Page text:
audacity. He felt that if he
could be convicted of a contemptible
action he would die.
damn it, I allus trea's yehs
shquare, didn' I?
I allus been goo' f'ler wi' yehs,
ain't I, Nell?"
"Sure you have, Pete," assented
the woman. She delivered an oration
to her companions. "Yessir, that's
a fact. Pete's a square fellah,
he is. He never goes back on
a friend. He's the right kind
an' we stay by him, don't we,
exclaimed. Looking lovingly
at him they raised their
glasses and drank his health.
"Girlsh," said the man, beseechingly, "I
allus trea's yehs ri', didn'
I? I'm goo' f'ler, ain' I, girlsh?"
"Well," said he finally, "le's
have nozzer drink, zen."
"That's right," hailed a woman, "that's
right. Yer no bloomin' jay! Yer
spends yer money like a man.
The man pounded the table with
his quivering fists.
"Yessir," he cried, with deep
earnestness, as if someone disputed
him. "I'm damn goo' f'ler, an'
w'en anyone trea's me ri', I
allus trea's--le's have nozzer
He began to beat the wood with
he, growing suddenly impatient.
As the waiter
did not then come, the man swelled
The waiter appeared at the
"Bringsh drinksh," said
The waiter disappeared with
"Zat f'ler damn fool," cried
the man. "He insul' me! I'm ge'man!
Can' stan' be insul'! I'm goin'
lickim when comes!"
"No, no," cried the women,
crowding about and trying to
subdue him. "He's all right!
He didn't mean anything! Let
it go! He's a good fellah!"
"Din' he insul' me?" asked
the man earnestly.
"No," said they. "Of
course he didn't! He's all
"Sure he didn' insul' me?" demanded
the man, with deep anxiety in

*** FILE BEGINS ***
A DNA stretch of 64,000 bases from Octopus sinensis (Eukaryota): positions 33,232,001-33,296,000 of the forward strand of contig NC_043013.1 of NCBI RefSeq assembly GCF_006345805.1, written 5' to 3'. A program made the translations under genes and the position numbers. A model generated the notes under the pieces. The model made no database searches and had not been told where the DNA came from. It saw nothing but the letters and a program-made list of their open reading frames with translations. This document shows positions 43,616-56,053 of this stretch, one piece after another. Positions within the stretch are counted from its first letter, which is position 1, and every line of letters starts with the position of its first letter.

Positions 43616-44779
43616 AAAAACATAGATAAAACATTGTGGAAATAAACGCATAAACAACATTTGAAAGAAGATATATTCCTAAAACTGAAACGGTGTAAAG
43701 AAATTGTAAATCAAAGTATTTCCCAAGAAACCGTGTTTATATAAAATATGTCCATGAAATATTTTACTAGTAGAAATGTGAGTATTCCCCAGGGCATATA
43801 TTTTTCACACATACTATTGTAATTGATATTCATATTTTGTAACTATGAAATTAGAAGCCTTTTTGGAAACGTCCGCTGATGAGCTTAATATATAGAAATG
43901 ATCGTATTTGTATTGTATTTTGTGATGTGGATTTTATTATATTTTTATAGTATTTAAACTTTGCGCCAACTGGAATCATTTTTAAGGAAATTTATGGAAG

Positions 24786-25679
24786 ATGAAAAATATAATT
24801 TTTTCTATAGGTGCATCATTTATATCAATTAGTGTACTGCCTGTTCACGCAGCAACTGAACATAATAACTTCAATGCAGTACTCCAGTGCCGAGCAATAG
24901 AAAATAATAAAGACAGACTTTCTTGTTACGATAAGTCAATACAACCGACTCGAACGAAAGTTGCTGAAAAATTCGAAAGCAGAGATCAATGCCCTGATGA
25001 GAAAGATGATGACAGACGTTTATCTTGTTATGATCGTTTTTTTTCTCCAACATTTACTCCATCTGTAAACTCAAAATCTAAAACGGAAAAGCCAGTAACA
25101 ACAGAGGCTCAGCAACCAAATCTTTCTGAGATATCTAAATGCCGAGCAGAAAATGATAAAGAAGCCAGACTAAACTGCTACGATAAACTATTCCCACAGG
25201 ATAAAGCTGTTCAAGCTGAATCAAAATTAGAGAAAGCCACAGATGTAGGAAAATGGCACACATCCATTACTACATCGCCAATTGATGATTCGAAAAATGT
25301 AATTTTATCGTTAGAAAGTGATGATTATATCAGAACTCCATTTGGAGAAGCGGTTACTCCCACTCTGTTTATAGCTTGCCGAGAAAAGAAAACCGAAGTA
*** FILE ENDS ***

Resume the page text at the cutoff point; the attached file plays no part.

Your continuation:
"No, no! We
know him! He's a good fellah.
He didn't mean
"Well, zen," said the man,
resolutely, "I'm go' 'pol'gize!"
When the waiter came, the man
struggled to the middle of the
you insul' me! I shay damn
lie! I 'pol'gize!"
"All right," said
The man sat down. He felt a
sleepy but strong desire to straighten
things out and have a perfect
understanding with everybody.
"Nell, I allus
trea's yeh shquare, din' I?
Yeh likes me, don' yehs,
Nell? I'm goo' f'ler?"
the woman of brilliance and
I'm stuck on yehs, don' yehs,
Overwhelmed by a spasm of drunken
adoration, he drew two or three
bills from his pocket, and, with
the trembling fingers of an offering
priest, laid them on the table
before the woman.
damn it, yehs kin have all
got, 'cause I'm
stuck on yehs, Nell, damn't,
I--I'm stuck on yehs, Nell--buy
drinksh-- damn't--we're havin'
heluva time--w'en anyone trea's
me ri'--I-- damn't, Nell--we're
Shortly he went to sleep with
his swollen face fallen forward
on his chest.
The women drank and laughed,
not heeding the slumbering man
in the corner. Finally he lurched
forward and fell groaning to
The women screamed in disgust
and drew back their skirts.
"Come ahn," cried one, starting
up angrily, "let's get out of
The woman of brilliance and
audacity stayed behind, taking
up the bills and stuffing them
into a deep, irregularly-shaped
pocket. A guttural snore from
the recumbent man caused her
to turn and look down at him.
She laughed. "What a damn fool," she
said, and went.
The smoke from the lamps settled
heavily down in the little compartment,
obscuring the way out. The smell
of oil, stifling in its intensity,
pervaded the air. The wine from
an overturned glass dripped softly
down upon the blotches on the